> return 0;
>
> }
> void test(c)
> {
> printf("size in func %d",sizeof(c));
> }
>
>
> This prints:
>
> size in func 4
> size in main 1
>
> So if we dont tell compiler explicitly in the prototype the type of
> arguments they are promoted.


Has nothing to do with promotion. You didn't give c a type in the
definition of test(). Therefore the implementation provided one for
you. The equivalent definition was:

void test(c)
int c;
{
}




So you got sizeof(int).



Brian
--
Please quote enough of the previous message for context. To do so from
Google, click "show options" and use the Reply shown in the expanded
header.
 
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Keith Thompson
Guest
Posts: n/a
 
      02-28-2006
"(E-Mail Removed)" <(E-Mail Removed)> writes:
> I read that every char in expression is promoted to int.
>
> So as function arguments are expressions so type promotion should take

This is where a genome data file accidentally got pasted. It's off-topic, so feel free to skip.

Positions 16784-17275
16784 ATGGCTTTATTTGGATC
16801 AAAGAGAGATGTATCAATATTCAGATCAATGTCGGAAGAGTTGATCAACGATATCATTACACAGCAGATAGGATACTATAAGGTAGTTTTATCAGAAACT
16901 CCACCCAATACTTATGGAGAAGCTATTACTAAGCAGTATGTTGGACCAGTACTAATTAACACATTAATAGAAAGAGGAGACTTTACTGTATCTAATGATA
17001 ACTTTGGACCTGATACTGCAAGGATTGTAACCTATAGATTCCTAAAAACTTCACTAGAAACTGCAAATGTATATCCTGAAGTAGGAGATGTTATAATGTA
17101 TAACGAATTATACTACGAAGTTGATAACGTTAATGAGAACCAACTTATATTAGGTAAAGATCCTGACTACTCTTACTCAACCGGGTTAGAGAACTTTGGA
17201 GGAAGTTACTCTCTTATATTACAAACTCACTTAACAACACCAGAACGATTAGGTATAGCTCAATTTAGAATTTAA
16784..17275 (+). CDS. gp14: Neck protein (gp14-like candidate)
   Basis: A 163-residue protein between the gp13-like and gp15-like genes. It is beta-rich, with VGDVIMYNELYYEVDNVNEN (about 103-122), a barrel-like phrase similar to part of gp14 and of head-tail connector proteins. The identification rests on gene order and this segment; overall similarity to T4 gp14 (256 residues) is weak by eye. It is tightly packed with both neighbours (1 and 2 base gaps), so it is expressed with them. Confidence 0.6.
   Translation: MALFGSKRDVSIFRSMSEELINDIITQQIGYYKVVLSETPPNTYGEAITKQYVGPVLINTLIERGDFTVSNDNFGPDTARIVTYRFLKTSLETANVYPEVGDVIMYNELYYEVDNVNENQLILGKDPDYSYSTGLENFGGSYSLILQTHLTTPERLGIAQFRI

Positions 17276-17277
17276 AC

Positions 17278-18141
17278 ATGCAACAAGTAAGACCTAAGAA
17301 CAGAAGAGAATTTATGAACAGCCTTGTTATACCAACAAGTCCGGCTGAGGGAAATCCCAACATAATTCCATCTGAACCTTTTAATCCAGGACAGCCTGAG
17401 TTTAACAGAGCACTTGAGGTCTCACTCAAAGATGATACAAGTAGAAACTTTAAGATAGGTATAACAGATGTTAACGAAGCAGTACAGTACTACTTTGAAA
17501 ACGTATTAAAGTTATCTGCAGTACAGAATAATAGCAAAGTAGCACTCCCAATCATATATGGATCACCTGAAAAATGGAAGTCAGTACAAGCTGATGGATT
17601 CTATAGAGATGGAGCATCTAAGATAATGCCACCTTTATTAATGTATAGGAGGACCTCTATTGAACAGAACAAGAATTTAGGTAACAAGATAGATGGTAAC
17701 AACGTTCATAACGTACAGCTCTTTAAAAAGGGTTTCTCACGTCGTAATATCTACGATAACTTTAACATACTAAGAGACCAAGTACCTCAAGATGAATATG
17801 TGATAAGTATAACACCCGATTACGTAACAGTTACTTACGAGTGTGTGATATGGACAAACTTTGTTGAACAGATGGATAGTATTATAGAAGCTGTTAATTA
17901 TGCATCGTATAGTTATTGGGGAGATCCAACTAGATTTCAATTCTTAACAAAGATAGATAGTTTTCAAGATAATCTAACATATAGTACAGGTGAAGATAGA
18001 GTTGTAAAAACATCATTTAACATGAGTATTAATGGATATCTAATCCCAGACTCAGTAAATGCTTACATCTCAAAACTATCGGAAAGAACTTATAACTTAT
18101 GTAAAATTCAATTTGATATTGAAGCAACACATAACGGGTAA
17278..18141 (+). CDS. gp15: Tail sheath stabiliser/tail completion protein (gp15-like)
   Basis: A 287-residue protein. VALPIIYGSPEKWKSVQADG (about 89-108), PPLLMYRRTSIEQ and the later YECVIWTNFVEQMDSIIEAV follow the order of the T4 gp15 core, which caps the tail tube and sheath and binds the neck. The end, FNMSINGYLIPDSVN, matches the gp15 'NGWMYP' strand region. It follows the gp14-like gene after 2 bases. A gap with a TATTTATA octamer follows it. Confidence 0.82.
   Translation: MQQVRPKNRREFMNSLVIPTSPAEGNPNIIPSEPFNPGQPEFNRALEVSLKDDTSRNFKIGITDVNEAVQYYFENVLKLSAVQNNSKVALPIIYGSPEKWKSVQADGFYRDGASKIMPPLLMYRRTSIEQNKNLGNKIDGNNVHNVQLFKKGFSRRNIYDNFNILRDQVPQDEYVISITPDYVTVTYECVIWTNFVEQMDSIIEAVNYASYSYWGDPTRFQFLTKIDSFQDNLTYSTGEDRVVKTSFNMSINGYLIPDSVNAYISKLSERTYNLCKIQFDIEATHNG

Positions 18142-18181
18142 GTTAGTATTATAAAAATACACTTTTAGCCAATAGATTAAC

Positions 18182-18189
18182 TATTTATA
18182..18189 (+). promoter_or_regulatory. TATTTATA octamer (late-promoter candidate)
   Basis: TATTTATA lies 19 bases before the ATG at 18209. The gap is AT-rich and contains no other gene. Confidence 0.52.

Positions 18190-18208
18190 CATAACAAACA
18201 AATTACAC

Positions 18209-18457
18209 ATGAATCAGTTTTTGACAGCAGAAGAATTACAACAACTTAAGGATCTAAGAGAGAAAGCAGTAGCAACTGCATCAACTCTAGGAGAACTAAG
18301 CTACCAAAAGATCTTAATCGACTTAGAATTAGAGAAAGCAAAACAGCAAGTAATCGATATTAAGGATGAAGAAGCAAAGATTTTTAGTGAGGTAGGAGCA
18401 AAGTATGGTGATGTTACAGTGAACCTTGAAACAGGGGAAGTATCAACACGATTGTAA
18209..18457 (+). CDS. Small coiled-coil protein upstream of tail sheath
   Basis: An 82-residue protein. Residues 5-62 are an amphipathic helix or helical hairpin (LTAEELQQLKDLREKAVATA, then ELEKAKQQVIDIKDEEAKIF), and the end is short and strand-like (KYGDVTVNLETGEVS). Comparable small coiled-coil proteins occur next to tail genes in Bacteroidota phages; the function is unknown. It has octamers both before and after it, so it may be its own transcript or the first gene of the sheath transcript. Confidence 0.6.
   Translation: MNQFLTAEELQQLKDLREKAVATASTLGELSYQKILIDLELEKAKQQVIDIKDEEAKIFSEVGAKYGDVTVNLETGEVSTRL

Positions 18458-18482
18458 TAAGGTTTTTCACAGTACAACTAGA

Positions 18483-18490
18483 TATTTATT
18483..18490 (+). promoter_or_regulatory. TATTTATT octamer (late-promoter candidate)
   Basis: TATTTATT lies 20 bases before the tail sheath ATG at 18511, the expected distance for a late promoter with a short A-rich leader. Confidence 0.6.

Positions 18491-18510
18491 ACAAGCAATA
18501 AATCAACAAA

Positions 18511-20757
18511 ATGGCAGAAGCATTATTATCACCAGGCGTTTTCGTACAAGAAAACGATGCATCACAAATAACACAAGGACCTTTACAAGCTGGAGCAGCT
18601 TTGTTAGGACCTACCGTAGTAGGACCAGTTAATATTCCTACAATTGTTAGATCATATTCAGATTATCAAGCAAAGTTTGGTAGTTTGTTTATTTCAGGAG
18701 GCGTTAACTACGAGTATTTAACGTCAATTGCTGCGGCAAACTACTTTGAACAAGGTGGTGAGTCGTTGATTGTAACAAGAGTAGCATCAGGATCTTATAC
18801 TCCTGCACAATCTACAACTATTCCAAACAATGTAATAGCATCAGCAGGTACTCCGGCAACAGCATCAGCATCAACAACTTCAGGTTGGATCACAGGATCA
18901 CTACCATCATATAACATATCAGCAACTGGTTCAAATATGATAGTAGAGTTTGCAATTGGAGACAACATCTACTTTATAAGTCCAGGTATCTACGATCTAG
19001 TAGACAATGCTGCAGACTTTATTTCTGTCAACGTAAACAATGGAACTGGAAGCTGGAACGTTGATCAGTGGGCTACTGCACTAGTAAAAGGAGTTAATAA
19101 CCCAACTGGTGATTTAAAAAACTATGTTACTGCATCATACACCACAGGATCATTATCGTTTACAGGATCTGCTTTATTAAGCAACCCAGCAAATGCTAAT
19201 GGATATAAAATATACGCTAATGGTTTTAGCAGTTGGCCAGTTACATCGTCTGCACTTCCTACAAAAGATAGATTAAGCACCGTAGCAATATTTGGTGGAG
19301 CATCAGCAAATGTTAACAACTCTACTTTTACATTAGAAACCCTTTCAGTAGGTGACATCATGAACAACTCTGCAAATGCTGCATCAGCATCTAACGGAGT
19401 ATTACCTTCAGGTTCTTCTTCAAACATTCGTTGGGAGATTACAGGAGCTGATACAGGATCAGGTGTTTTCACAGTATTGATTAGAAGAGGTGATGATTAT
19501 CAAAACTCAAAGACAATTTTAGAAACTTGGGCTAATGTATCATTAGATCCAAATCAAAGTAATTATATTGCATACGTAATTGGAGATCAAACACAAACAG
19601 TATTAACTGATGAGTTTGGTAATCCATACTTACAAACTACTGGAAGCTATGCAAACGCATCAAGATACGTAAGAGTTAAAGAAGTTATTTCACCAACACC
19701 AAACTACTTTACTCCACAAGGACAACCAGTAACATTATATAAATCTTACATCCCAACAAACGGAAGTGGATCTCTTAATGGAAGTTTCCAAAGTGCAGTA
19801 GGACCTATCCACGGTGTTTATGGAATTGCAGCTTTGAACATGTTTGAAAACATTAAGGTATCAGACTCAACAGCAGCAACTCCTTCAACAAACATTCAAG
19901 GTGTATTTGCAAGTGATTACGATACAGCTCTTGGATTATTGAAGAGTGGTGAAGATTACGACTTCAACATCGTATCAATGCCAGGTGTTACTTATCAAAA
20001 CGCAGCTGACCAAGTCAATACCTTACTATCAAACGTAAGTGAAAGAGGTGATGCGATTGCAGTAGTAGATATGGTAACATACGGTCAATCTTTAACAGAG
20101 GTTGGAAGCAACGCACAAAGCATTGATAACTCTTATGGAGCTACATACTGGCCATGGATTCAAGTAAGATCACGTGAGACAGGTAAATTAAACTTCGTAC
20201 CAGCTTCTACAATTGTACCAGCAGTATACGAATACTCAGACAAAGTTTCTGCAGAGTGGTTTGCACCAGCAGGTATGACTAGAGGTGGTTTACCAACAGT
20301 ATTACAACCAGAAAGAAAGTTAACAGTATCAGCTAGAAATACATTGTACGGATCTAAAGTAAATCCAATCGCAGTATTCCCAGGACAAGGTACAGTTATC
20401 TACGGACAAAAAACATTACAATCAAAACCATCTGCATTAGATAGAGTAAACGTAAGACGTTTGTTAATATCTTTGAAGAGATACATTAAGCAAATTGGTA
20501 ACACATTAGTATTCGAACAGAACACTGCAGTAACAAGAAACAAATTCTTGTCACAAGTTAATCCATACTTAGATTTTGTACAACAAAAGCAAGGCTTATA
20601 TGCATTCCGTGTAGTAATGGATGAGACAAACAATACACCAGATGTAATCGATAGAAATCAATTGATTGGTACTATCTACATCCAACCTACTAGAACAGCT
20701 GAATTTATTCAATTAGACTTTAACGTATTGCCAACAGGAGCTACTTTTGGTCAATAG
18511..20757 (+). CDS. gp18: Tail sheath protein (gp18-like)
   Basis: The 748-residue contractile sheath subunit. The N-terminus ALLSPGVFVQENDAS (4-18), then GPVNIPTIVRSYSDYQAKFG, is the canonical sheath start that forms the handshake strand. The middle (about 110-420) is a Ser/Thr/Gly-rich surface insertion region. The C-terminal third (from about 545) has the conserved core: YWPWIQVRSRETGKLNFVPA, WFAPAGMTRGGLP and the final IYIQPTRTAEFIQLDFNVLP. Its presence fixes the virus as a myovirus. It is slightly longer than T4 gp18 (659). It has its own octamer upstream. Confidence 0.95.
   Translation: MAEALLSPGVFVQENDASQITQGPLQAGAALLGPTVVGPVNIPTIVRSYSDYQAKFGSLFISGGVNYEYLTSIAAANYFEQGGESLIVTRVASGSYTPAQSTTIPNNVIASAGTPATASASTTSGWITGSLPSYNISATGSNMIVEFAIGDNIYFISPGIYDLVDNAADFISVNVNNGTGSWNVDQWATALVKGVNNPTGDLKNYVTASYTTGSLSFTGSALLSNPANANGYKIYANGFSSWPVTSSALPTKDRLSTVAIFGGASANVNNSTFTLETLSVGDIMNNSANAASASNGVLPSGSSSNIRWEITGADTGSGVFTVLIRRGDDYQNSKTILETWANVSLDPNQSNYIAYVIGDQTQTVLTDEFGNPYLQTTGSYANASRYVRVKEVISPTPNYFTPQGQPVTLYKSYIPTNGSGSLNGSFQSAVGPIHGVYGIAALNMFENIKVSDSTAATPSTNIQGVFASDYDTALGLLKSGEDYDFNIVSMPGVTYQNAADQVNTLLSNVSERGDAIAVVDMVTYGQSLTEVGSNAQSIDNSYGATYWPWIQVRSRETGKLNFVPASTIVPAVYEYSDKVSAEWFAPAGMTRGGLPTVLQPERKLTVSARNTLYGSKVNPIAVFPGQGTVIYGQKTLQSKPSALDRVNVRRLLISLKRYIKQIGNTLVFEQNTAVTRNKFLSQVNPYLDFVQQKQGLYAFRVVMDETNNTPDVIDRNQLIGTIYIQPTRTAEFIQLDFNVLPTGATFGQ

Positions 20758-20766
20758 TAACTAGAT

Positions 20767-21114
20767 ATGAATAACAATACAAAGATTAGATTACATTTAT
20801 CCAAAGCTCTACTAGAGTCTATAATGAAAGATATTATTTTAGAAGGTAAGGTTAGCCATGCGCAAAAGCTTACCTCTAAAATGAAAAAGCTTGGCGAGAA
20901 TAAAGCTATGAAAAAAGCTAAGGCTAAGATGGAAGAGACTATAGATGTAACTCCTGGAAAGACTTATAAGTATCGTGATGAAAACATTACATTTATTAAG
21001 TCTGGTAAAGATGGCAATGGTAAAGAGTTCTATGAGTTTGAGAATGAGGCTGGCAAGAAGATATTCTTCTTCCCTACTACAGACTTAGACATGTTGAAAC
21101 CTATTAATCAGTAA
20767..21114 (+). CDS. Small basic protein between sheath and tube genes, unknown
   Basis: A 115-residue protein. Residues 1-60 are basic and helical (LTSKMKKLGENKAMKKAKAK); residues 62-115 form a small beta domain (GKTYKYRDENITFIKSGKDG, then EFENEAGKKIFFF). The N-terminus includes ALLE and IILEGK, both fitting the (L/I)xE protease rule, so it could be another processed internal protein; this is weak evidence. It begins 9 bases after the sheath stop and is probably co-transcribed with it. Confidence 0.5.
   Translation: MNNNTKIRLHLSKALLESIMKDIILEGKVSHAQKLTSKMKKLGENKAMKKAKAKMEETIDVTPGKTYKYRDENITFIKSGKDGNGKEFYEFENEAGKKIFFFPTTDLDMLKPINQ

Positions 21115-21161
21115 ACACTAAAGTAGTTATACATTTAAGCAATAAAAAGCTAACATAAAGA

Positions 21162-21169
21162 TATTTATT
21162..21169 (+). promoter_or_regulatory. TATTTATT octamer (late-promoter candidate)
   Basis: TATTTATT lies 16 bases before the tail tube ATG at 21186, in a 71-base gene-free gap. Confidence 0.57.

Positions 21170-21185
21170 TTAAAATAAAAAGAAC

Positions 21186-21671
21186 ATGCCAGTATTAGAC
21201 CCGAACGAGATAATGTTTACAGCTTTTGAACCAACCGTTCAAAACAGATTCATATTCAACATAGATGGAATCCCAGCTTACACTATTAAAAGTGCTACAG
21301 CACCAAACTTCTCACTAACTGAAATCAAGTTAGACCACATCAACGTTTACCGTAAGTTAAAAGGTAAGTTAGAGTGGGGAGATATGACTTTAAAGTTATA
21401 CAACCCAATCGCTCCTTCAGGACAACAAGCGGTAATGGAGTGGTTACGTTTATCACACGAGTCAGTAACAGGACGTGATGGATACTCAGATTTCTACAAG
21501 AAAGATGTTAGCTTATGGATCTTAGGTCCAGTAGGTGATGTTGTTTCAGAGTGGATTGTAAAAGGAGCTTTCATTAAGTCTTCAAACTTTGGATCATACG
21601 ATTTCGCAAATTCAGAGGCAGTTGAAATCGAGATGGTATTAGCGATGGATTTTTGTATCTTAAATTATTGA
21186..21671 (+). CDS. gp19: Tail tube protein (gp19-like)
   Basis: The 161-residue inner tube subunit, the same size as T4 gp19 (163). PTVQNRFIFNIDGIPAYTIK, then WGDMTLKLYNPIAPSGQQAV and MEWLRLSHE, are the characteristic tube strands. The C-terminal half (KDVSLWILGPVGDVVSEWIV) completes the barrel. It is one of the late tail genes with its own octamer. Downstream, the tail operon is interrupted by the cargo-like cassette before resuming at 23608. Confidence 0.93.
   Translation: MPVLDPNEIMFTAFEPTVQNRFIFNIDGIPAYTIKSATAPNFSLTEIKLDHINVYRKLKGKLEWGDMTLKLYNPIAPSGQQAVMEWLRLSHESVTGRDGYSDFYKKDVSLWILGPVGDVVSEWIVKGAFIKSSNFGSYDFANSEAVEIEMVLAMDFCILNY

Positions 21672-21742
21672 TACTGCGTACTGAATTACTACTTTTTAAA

> place for arguments passed to function.
>
> so
>
> *****
> int main(void)
> {
> char c = 'C';
> test(c);
>
> return 0;
> }
>
> void test(char c)
> {
> printf("Size of char is %d",sizeof(c));
>
> }
> *******
>
>
> should print -Size of char is 4 - as the char c is promoted to type
> int.
>
> But it prints 1


There are several problems with your program:
Calling test() with no visible declaration.
Missing "#include <stdio.h>".
No newline at the end of your output.
Incompatible type for "%d" format (it expects an int; you gave it
a size_t).

Leaving that aside, the parameter "c" within your "test" function is
effectively a local variable of type char. sizeof(c) yields the size
of that variable, which is 1 byte by definition.

There are a number of rules about when integer promotions and default
argument promotions are applied (and I actually don't know all the
rules myself). But applying sizeof to a variable doesn't involve any
promotions; it simply yields the size of the variable.

The fact that the variable happens to be a parameter is irrelevant.
On the function call, the value of the argument (the variable "c" in
main) is used to initialize the parameter object (the parameter "c" in
test(); this would be easier if they had different names). But the
value assigned to it doesn't affect its size.

--
Keith Thompson (The_Other_Keith) (E-Mail Removed) <http://www.ghoti.net/~kst>
San Diego Supercomputer Center <*> <http://users.sdsc.edu/~kst>
We must do something. This is something. Therefore, we must do this.